Senate Ag Committee Chairman Debbie Stabenow launched the debate by stressing what the Farm Bill does, “We get rid of unnecessary subsidies, like the Direct Payments program that sends a check out to people regardless of whether they’re even farming a crop. We are streamlining programs to cut red tape, cracking down on fraud and abuse, and eliminating more than 100 unnecessary programs and authorizations. And altogether, including the cuts that took effect already this year, we are able to cut spending by $24 billion.”
Senate Majority leader Harry Reid praised the bipartisan work of the ag committee for bringing a bill to the floor that has support on both sides of the aisle, “Democrats and Republicans disagree on many things. So it’s really remarkable and encouraging to see how well Senators Stabenow and Senator Cochran – the chairman and ranking member of the Senate Agriculture Committee – worked together to bring the agriculture jobs bill to the floor. Their work has been exemplary – some would say old-fashioned – the way things used to be.”
While there remains disagreement on many of the amendments, there is generally support for the new approach the bill takes to farm policy. American Farm Bureau Federation Public Policy Director Dale Moore said the bill truly takes a new approach to farm policy, “I would say it’s a significant philosophy change particularly when you look at the three previous farm bills centered around the direct payment approach and some other provisions for the safety net. All of those provisions are gone.” Moore says there is a greater appreciation in Washington today on how important the Farm Bill is, “There are provisions in this farm bill that address the needs of those who are less fortunate than a lot of us, providing food for families in every corner of the country. At the same time there are provisions in there that help farmers with their conservation efforts. The co-benefit of that to the public at-large: improved water quality, improved soil erosion protection, improved wildlife habitat. All of those things accrue out of the farm bill and I think at it’s core, what the farm bill does is helps make sure that the agricultural producers all across this country continue to be able to supply us with an affordable, abundant, safe array of all kinds of crops, commodities, food products.”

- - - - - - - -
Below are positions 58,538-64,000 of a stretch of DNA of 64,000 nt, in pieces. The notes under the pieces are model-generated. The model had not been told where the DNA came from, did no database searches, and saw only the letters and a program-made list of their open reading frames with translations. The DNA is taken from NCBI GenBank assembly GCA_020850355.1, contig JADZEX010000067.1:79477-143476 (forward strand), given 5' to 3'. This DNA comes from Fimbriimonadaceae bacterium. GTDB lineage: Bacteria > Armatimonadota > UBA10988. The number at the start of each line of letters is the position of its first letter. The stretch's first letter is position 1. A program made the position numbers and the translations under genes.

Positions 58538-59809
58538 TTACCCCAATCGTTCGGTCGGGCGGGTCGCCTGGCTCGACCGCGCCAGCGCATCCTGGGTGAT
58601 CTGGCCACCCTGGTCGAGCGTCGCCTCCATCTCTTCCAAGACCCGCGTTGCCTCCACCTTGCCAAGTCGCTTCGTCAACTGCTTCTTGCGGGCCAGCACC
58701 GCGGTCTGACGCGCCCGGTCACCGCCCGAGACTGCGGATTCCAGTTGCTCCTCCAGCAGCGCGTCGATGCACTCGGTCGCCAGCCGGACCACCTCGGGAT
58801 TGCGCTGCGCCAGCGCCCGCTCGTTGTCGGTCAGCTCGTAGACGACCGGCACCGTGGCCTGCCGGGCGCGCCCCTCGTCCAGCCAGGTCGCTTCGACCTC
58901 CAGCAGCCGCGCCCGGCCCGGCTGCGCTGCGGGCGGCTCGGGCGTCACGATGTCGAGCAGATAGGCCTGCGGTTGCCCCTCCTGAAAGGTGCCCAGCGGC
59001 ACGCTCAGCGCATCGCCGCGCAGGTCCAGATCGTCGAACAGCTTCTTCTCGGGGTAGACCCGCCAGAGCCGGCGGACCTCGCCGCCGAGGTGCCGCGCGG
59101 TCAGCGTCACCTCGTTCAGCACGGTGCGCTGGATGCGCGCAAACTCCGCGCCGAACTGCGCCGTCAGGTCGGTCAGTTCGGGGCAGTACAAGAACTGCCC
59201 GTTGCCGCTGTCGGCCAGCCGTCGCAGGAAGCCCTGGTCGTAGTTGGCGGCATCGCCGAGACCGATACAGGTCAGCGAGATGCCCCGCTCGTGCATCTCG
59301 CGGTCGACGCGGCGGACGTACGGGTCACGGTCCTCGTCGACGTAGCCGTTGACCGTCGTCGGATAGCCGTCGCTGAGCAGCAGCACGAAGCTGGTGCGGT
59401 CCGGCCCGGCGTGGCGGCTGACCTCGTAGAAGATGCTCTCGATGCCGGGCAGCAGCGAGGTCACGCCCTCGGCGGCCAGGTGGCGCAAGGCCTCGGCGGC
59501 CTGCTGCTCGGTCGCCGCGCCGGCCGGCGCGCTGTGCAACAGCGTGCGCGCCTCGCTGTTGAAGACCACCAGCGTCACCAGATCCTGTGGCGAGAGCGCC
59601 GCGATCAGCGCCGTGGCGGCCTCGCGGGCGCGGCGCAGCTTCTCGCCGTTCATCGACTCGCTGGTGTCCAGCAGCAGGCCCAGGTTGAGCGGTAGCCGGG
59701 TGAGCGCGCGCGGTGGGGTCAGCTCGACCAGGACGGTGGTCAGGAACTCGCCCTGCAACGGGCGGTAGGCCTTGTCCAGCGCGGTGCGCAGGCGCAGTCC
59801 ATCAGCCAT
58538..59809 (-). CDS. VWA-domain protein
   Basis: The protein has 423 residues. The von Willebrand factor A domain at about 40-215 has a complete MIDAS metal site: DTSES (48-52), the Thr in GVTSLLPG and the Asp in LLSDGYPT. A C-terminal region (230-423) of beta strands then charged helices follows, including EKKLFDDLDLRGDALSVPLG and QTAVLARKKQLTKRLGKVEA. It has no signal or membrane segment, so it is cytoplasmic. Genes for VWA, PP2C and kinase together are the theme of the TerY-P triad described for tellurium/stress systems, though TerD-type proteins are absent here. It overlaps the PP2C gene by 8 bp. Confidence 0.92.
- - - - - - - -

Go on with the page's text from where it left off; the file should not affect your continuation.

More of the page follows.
On Tuesday, an amendment to restore cuts in the nutrient program by cutting funding for crop insurance was defeated. But this is just the first of dozens of battles yet to come.